Coronavirus (Covid-19): what we need you to do. We're asking you please to only call 999 if it is an emergency and, if you can, use our online services or live chat. If you’re looking for information about the government instruction to stay at home and how that may affect you, you'll find guidance on Gov.uk. We’ll be updating information on our services over the coming days, please check online for those updates.
Animal cruelty is when someone doesn’t care for or deliberately hurts an animal.
It can include anything from physical violence, to deliberate mental distress or neglect, for example not feeding or cleaning an animal.
If you see, or suspect, that a person may be treating an animal badly, whether this is physical violence, neglect or any other form of cruelty, you should report this to the RSPCA’s 24-hour cruelty line.
You can contact them on 0300 1234 999. The call will cost the same as any call to a UK landline number.
We work with the RSPCA to investigate cases of animal cruelty.
Dogs out of control in public places
It’s an offence to let a dog be dangerously out of control whether that’s in public or private.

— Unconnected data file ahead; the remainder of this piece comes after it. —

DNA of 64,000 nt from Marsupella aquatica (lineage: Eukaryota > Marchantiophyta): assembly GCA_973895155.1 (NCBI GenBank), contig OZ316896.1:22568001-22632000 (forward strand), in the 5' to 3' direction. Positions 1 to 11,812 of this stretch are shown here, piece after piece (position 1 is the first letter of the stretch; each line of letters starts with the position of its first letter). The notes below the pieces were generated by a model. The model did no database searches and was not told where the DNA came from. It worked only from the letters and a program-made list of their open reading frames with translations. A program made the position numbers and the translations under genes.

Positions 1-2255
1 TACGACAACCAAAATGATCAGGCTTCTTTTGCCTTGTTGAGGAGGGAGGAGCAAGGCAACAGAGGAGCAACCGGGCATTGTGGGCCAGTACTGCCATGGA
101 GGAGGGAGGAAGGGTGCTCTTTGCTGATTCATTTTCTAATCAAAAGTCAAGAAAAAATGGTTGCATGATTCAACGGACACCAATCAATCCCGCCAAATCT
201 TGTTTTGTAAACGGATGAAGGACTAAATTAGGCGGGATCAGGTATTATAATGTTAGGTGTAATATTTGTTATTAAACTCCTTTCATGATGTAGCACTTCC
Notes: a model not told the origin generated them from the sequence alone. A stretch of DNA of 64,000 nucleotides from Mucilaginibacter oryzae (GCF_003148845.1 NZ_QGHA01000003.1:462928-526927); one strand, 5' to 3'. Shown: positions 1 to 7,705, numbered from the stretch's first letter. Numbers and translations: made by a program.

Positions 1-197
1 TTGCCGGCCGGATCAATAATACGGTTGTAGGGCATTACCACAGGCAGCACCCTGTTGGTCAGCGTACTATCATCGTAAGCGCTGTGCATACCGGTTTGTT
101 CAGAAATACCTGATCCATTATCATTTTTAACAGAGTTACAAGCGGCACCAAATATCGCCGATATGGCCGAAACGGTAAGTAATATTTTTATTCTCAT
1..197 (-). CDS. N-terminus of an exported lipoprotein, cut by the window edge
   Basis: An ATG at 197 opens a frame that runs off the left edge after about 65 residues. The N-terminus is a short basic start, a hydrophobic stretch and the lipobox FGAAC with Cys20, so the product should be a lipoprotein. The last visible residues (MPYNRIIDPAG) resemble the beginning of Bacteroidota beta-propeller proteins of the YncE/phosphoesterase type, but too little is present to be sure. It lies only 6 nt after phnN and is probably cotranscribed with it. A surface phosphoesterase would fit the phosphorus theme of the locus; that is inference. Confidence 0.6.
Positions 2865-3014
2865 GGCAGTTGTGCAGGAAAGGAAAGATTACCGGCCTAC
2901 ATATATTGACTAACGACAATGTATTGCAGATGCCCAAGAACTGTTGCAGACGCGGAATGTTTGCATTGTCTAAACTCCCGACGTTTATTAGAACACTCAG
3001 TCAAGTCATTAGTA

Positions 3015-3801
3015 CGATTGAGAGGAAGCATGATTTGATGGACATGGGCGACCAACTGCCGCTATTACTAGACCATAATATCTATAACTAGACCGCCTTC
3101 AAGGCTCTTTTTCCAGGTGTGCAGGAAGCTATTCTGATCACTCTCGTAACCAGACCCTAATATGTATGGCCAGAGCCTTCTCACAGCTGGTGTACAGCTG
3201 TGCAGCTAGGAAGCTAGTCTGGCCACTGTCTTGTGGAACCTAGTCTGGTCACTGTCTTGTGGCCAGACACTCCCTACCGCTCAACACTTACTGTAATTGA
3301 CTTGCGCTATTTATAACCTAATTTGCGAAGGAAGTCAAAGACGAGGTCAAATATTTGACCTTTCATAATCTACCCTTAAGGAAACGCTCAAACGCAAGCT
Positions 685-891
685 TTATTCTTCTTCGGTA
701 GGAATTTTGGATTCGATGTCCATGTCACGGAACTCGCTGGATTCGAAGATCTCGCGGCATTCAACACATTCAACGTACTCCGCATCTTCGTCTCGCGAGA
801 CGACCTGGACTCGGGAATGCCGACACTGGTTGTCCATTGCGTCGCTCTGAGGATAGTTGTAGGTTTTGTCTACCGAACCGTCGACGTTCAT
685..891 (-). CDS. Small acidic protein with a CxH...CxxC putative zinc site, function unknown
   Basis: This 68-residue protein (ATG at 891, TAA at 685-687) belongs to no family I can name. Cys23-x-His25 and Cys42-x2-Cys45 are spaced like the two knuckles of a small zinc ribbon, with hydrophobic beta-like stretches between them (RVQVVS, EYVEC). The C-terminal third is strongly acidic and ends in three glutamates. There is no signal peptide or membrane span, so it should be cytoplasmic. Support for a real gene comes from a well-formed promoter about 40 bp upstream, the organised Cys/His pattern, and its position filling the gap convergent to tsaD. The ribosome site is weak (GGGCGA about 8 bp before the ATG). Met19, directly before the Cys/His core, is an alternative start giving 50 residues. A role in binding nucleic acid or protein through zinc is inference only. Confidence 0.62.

A dog is considered to be out of control if it:
makes someone worried that it might injure them
A court could also decide that your dog is dangerously out of control if:
it attacks someone’s animal
the owner of an animal thinks they could be injured if they tried to stop your dog attacking their animal
Please note, a farmer is allowed to kill your dog if it’s worrying their livestock.
If you see a dog loose or seemingly out of control, please tell us by calling 101.
In the UK, it’s against the law to own certain types of dog. These are the:
Pit Bull Terrier
It’s also against the law to:
sell a banned dog
abandon a banned dog
give away a banned dog
breed from a banned dog
Whether your dog is a banned type depends on what it looks like, rather than its breed or name.